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Though it might feel counterintuitive, documenting online harassment—saving emails, voicemails, screenshots, and hyperlinks—is critically important.

Documenting online abuse provides a record of what’s happened, tracks available information about the perpetrators, and alerts you and others to abuse patterns and escalations in harmful behavior. Documentation can help facilitate conversations with friends and family, and it is absolutely critical if you decide to escalate abuse with social media platforms, alert your employer, report abuse to law enforcement, or pursue legal action against an abuser.

For U.S. based readers: If you’re unsure whether or not to contact a lawyer or the police about your harassment, please read through the Law Enforcement sections of the guide.


Documentation can be time-consuming and draining, and it can trigger negative feelings related to your harassment. If you’re dealing with a particularly traumatic online exchange, you might want to enlist a trusted confidant to assist you with the documentation process (and delegate account access to them). Gmail, Twitter (by using the teams feature in Tweetdeck), Facebook (available for Pages but not Profiles), Instagram (if using a Business Account), and LinkedIn (available for Pages but not Profiles) all offer guidance on how to delegate account access on their platforms.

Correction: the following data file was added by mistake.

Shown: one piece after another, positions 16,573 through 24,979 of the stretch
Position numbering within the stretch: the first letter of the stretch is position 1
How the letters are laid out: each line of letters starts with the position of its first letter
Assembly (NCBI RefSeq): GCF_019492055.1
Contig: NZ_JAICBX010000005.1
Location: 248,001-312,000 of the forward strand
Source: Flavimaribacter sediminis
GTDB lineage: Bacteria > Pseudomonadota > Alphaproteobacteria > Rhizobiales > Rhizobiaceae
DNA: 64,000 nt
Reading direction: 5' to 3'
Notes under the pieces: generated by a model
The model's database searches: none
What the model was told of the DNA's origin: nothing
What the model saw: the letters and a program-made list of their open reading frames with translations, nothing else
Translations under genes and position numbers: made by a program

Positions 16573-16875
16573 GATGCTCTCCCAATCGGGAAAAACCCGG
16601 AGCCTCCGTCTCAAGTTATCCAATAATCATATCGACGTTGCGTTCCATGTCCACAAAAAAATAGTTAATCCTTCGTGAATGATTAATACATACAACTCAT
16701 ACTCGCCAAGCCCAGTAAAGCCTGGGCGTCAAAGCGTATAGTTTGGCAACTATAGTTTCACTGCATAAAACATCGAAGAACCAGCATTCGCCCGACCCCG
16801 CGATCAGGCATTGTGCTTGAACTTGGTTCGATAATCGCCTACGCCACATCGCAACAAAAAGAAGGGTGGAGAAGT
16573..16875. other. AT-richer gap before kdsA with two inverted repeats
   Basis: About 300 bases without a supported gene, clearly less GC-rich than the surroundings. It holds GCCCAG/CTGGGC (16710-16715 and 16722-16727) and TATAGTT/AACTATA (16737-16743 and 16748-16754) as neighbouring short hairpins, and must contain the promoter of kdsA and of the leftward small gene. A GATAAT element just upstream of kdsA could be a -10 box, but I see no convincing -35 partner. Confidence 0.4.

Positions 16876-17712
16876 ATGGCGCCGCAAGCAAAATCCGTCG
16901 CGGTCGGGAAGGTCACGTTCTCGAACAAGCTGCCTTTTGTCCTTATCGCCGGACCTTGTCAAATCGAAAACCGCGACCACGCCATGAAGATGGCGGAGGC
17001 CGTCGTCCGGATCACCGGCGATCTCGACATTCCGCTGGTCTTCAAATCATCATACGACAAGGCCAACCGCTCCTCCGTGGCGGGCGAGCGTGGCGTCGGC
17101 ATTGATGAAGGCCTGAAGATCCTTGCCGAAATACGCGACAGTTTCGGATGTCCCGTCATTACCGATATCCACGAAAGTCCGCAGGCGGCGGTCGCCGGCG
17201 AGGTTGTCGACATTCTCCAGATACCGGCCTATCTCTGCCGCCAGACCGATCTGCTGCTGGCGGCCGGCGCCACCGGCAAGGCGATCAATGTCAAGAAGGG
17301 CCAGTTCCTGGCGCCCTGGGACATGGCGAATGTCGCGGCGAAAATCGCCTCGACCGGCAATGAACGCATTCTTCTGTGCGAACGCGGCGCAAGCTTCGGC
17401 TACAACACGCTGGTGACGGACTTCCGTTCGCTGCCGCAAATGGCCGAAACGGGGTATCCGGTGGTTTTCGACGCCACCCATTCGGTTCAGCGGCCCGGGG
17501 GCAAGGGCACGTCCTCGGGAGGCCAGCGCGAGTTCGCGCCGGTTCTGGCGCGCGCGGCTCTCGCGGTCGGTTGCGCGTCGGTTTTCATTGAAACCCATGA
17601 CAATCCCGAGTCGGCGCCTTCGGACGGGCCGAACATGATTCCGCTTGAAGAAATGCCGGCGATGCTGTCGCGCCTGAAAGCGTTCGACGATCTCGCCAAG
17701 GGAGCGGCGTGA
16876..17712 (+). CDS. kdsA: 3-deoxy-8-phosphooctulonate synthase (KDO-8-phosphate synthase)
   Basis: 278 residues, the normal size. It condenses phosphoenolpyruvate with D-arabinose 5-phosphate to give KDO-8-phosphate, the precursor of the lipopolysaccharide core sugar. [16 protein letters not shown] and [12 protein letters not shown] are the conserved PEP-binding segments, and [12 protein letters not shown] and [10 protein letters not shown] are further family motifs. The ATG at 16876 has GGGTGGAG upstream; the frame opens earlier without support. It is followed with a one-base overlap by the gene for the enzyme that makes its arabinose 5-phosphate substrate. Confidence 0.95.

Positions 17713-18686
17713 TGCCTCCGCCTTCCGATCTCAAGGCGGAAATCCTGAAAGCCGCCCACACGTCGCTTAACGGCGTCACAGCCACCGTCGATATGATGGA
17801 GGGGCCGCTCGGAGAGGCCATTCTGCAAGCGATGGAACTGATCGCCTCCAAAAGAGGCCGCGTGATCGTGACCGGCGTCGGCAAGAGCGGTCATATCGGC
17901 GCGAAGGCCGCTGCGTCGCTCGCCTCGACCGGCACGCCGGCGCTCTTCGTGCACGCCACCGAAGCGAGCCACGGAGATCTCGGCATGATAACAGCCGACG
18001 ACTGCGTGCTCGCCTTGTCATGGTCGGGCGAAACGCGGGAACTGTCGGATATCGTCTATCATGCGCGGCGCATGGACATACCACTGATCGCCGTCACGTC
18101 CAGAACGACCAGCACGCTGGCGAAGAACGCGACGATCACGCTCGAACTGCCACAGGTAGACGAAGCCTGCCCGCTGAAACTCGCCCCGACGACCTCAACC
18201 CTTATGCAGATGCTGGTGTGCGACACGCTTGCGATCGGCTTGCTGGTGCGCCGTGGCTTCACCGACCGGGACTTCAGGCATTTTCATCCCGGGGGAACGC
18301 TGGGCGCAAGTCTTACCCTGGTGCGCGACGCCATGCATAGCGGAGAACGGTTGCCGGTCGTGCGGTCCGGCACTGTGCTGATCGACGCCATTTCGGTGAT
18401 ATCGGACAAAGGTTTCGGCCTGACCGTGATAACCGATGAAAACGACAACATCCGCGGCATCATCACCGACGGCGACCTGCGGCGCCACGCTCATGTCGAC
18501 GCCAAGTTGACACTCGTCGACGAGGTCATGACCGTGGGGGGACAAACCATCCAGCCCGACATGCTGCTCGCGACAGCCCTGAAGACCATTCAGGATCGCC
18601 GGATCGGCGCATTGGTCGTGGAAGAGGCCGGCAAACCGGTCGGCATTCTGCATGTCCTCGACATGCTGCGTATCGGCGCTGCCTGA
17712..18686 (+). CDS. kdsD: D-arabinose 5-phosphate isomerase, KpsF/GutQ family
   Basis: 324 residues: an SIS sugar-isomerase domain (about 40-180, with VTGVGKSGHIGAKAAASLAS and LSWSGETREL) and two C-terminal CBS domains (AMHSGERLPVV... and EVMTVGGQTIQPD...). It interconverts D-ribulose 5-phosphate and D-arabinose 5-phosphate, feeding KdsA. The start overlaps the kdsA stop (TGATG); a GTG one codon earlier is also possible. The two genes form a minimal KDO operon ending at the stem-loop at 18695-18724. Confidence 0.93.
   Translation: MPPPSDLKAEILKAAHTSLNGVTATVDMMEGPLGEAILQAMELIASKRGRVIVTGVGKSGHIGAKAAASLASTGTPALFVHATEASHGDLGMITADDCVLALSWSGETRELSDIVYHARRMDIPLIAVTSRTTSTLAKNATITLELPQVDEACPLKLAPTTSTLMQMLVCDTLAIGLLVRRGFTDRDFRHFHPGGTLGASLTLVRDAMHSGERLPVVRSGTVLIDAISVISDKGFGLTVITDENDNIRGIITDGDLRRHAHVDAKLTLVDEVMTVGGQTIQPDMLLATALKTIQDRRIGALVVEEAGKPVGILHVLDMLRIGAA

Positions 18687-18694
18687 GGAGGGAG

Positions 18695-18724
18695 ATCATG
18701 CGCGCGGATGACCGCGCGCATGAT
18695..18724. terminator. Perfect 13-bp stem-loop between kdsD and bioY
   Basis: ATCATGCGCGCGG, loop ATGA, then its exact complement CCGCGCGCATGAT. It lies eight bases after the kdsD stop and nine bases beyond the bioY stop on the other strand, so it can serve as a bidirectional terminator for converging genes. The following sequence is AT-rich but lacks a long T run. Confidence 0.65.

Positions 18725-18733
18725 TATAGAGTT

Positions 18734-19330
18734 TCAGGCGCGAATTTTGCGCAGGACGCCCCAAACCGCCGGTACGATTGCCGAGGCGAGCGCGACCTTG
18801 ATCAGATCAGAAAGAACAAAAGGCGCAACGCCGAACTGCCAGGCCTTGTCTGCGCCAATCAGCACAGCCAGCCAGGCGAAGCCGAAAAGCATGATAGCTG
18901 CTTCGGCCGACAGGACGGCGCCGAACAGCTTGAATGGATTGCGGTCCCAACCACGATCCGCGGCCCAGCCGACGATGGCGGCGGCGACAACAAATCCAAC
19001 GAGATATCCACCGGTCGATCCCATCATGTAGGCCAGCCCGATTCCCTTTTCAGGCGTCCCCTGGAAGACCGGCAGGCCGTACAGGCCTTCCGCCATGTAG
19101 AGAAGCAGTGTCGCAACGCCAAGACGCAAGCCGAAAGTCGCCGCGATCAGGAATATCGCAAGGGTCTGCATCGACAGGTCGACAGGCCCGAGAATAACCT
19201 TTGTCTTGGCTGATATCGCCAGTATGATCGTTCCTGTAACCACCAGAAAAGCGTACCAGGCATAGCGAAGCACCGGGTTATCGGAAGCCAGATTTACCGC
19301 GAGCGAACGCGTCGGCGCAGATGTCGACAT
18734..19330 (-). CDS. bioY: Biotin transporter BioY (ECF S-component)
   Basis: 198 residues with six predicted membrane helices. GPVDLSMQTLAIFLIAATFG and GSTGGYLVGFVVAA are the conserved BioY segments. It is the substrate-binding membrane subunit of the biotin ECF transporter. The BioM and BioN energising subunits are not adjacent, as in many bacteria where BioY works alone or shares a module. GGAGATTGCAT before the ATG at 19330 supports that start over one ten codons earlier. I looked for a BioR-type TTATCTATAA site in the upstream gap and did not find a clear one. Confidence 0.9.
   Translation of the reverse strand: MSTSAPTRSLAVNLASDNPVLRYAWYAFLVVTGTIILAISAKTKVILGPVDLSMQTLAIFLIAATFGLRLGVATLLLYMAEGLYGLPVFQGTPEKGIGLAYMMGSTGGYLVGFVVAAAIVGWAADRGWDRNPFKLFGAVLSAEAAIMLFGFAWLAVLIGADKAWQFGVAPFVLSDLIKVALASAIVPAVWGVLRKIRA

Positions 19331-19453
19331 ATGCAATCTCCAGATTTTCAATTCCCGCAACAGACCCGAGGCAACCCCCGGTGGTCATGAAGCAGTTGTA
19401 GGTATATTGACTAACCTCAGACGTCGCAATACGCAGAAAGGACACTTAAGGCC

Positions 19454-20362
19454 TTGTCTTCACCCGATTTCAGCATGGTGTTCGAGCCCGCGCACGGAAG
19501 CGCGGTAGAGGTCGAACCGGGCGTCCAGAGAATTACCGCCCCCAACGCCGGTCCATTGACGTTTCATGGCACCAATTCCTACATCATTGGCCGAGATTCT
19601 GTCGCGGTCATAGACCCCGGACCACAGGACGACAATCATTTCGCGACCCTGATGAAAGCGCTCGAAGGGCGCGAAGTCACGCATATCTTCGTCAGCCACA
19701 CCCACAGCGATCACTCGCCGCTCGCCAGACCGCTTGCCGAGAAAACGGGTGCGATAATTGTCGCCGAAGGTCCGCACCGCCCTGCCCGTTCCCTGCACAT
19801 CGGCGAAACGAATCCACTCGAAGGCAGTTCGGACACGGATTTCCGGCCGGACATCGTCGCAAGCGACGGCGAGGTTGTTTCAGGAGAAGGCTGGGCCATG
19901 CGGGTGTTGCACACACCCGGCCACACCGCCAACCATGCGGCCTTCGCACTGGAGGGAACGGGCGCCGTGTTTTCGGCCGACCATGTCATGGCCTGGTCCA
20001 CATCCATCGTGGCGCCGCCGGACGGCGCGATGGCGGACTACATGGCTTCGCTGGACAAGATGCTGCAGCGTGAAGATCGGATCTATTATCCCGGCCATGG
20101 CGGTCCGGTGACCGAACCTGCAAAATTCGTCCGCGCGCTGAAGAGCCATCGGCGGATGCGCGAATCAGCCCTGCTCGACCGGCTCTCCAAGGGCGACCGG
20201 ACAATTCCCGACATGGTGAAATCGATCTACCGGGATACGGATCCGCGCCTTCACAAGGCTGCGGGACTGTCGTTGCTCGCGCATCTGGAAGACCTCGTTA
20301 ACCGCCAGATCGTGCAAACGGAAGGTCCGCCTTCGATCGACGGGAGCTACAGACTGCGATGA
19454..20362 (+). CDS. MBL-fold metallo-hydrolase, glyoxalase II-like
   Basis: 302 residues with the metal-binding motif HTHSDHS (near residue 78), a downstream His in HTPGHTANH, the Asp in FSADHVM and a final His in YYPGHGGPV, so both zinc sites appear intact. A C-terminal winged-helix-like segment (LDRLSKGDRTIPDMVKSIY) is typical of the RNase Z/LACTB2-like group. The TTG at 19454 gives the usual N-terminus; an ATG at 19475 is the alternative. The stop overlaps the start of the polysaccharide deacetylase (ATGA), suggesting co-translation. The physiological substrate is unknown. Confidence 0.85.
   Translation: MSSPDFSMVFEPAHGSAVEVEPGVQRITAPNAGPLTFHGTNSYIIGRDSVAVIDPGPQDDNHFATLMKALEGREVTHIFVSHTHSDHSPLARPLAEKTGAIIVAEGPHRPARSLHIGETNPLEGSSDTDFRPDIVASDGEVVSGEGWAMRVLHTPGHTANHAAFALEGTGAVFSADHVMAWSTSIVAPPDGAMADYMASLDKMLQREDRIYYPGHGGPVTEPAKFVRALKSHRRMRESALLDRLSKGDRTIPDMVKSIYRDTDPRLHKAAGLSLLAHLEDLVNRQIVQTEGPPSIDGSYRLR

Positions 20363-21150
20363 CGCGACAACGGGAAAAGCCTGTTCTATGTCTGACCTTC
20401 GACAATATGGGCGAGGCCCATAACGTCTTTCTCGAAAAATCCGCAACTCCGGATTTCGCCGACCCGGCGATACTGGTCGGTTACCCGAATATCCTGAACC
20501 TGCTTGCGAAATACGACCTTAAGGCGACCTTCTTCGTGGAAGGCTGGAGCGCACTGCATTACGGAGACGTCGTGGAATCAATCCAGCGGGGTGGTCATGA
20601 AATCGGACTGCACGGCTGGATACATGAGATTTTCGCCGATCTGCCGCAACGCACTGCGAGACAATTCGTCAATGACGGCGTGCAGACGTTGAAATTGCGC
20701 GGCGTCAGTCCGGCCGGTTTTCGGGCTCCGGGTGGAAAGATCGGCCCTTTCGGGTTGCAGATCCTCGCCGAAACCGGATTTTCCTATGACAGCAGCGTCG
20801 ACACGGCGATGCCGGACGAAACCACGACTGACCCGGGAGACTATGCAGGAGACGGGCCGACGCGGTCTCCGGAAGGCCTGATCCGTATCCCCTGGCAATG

So you were mean to your cyberbullies. Now what?

When documenting instances of harassment, ensure that you’re saving all relevant evidence and not just the evidence that paints you in a favorable light. For example, if you contributed offensive dialogue or heated language to an online exchange that you’re planning to document, be sure to include those aspects of the exchange too.

Though you may regret having said certain things, a failure to document all aspects of your harassment could end up harming you if you ever end up in court. You don’t have to prove you’ve reacted perfectly at every step in order to pursue your harasser.

What to Document

  • Emails. Emails contain important information which, in some cases, can help identify the sender. When documenting a harassing or threatening email, be sure to save the header that contains the IP address. (IP information is generally found between square brackets, for example: []) This article offers step-by-step guides for locating IP addresses on Gmail and other common email services. Be careful not to forward the original email to anyone, as you could permanently lose the originating IP address. Instead, copy and paste the content of the offending email when you wish to alert others to the harmful messaging it contains.
  • Messages sent on social media platforms. Most platforms now offer streamlined processes for reporting abuse, but it’s still important to save screenshots—and hyperlinks (especially to the harasser’s profile) where possible—so that you have a record of the harassment, especially in cases in which the offending content ends up being removed by the original user or platform. Many social media platforms, like Facebook and Twitter, also offer a “Download Your Information” feature, which documents, downloads, and saves all your past activity.